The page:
Concerning new data finds Mallees stroke awareness is declining

Stroke Foundation

Concerning new Stroke Foundation data has found the Mallee region is going backwards when it comes to recognising even just one of the three common signs of stroke.

The foundation’s F.A.S.T. National Awareness survey, completed by YouGov, found that only 66 per cent of Mallee residents can recognise at least one sign of stroke, which is a six per cent decrease compared to last year (71 per cent). Additionally, one in three (34 per cent) Mallee residents could not recall any of the F.A.S.T signs of stroke which is up from 29 per cent in 2022.

Stroke Foundation Chief Executive Officer, Dr Lisa Murphy, says this is not the right direction the statistics should be going.

“This is concerning because what this is telling us is that fewer people in the Mallee region would recognise a stroke and might not know that it is a medical emergency that requires immediate specialist treatment. This can have detrimental outcomes.”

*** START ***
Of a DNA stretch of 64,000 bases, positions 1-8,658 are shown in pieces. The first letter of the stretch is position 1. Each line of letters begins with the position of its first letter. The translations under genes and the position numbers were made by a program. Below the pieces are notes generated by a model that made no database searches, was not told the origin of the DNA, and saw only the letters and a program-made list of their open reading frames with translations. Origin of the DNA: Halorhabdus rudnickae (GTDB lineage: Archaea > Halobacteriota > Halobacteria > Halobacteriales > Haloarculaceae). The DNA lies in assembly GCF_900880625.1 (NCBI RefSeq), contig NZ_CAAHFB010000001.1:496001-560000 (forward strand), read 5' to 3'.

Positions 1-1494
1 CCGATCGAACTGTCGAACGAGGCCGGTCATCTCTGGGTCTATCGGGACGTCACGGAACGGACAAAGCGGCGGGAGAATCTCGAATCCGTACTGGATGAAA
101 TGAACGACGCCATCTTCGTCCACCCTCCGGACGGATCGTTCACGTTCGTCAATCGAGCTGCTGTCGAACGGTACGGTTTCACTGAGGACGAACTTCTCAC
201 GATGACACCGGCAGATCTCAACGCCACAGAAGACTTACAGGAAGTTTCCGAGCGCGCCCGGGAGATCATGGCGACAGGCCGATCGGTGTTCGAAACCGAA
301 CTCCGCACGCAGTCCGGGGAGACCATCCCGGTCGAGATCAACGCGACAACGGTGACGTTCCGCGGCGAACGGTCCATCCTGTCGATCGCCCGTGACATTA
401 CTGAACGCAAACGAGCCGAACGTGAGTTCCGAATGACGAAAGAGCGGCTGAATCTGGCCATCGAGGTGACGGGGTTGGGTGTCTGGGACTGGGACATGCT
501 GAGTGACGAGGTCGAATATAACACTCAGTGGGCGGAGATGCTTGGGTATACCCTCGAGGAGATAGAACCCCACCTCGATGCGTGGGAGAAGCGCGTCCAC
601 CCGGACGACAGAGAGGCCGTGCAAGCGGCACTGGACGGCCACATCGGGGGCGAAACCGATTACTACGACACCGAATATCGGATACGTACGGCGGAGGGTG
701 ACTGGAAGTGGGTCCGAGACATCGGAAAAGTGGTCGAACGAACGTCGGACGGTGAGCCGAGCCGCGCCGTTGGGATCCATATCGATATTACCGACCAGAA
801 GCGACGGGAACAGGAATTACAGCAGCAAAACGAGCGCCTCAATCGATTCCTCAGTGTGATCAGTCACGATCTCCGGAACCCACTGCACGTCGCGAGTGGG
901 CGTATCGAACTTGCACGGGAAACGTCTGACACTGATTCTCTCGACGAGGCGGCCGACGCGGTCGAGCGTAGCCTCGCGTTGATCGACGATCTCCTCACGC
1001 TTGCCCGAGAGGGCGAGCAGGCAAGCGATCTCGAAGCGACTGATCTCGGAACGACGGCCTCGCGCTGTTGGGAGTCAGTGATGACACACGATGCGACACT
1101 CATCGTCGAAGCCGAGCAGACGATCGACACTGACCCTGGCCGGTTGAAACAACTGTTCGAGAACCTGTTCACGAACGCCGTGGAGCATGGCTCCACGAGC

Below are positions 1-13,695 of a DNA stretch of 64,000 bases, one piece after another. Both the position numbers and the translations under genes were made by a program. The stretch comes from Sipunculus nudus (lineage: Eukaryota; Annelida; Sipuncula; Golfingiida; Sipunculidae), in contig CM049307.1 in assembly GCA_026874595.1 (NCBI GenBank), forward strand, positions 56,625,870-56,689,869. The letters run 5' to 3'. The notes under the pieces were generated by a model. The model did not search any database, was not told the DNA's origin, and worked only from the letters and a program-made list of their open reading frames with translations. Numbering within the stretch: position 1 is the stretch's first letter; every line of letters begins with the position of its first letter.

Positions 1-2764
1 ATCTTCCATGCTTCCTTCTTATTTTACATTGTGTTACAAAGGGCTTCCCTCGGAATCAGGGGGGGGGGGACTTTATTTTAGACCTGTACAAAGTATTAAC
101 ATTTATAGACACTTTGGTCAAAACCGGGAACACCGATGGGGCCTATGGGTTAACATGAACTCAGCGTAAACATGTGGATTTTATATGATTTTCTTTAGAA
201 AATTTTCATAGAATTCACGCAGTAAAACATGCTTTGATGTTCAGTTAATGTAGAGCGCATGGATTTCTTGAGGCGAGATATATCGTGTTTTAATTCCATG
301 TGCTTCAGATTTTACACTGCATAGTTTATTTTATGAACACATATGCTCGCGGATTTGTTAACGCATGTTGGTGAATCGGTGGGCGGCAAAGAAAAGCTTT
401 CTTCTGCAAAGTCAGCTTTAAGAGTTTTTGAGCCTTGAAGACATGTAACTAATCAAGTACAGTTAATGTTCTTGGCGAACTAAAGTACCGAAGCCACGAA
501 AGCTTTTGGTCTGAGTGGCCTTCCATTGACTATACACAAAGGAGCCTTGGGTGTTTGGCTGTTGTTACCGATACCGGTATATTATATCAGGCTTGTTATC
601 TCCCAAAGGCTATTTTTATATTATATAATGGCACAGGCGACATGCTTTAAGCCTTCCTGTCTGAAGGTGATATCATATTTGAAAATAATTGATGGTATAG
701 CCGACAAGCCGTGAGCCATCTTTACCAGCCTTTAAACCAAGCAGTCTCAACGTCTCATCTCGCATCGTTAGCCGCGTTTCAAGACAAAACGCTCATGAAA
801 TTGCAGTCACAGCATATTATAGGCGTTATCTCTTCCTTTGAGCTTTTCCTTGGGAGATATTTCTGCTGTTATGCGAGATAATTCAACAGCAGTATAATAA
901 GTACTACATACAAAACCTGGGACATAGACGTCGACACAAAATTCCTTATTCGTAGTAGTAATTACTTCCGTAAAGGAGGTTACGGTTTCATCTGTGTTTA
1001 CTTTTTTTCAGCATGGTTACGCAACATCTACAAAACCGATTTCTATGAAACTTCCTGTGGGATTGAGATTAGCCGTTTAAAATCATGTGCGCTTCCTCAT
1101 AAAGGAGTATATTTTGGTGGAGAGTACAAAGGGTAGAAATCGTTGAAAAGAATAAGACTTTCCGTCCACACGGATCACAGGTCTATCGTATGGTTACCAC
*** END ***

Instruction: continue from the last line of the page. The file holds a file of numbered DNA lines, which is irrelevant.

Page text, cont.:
In 2023 Stroke Foundation commissioned YouGov to survey thousands of Australians on their awareness of the signs and risks of stroke and test their knowledge of the F.A.S.T. acronym which highlights the most common signs of stroke (F for facial droop, A for inability to lift both arms, S for slurred speech and T stands for time- stroke is always a medical emergency so call an ambulance immediately).

“When a stroke strikes, it attacks up to 1.9 million brain cells per minute. Acting quickly and getting emergency treatment by calling 000 can be the difference between surviving and living well after stroke or death and long-term disability.”

“Knowing the signs of stroke and recognising a stroke saves lives,” Dr Murphy said.

The survey also measures Australians’ awareness of the risk factors of stroke. One of the leading causes of stroke is high blood pressure. In the Mallee region, 34,173 people are living with high blood pressure but only 62 per cent of residents are aware that high blood pressure is a risk of stroke. This has fallen significantly compared to the year before where 73 per cent of people identified high blood pressure as a risk factor.

“I cannot stress enough the importance of having regular blood pressure checks to firstly identify if you have high blood pressure, and then work with your GP on ways to reduce your blood pressure and control it,” Dr Murphy said.

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